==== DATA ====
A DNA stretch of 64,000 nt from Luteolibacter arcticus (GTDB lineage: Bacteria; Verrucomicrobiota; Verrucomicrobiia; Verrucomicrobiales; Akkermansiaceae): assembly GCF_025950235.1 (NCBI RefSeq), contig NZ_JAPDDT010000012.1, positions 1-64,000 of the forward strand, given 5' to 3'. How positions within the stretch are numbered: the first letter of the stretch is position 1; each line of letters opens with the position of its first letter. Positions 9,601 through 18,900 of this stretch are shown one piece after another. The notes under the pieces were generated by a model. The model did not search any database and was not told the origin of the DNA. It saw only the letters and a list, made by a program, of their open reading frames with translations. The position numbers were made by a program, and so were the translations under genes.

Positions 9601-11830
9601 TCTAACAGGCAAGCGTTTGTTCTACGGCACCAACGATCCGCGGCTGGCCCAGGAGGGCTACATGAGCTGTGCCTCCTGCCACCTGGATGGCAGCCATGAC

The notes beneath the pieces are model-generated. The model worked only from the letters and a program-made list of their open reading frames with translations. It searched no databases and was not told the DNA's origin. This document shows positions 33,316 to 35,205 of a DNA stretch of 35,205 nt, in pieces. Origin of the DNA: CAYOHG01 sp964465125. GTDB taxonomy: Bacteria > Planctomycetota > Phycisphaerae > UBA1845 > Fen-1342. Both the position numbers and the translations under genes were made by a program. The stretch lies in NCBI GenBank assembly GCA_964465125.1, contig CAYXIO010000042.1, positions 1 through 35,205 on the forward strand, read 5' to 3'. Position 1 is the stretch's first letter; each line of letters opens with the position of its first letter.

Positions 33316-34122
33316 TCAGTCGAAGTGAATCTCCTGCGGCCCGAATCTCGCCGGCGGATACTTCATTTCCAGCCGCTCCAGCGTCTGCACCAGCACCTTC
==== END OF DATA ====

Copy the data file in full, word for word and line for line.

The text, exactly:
A DNA stretch of 64,000 nt from Luteolibacter arcticus (GTDB lineage: Bacteria; Verrucomicrobiota; Verrucomicrobiia; Verrucomicrobiales; Akkermansiaceae): assembly GCF_025950235.1 (NCBI RefSeq), contig NZ_JAPDDT010000012.1, positions 1-64,000 of the forward strand, given 5' to 3'. How positions within the stretch are numbered: the first letter of the stretch is position 1; each line of letters opens with the position of its first letter. Positions 9,601 through 18,900 of this stretch are shown one piece after another. The notes under the pieces were generated by a model. The model did not search any database and was not told the origin of the DNA. It saw only the letters and a list, made by a program, of their open reading frames with translations. The position numbers were made by a program, and so were the translations under genes.

Positions 9601-11830
9601 TCTAACAGGCAAGCGTTTGTTCTACGGCACCAACGATCCGCGGCTGGCCCAGGAGGGCTACATGAGCTGTGCCTCCTGCCACCTGGATGGCAGCCATGAC

The notes beneath the pieces are model-generated. The model worked only from the letters and a program-made list of their open reading frames with translations. It searched no databases and was not told the DNA's origin. This document shows positions 33,316 to 35,205 of a DNA stretch of 35,205 nt, in pieces. Origin of the DNA: CAYOHG01 sp964465125. GTDB taxonomy: Bacteria > Planctomycetota > Phycisphaerae > UBA1845 > Fen-1342. Both the position numbers and the translations under genes were made by a program. The stretch lies in NCBI GenBank assembly GCA_964465125.1, contig CAYXIO010000042.1, positions 1 through 35,205 on the forward strand, read 5' to 3'. Position 1 is the stretch's first letter; each line of letters opens with the position of its first letter.

Positions 33316-34122
33316 TCAGTCGAAGTGAATCTCCTGCGGCCCGAATCTCGCCGGCGGATACTTCATTTCCAGCCGCTCCAGCGTCTGCACCAGCACCTTC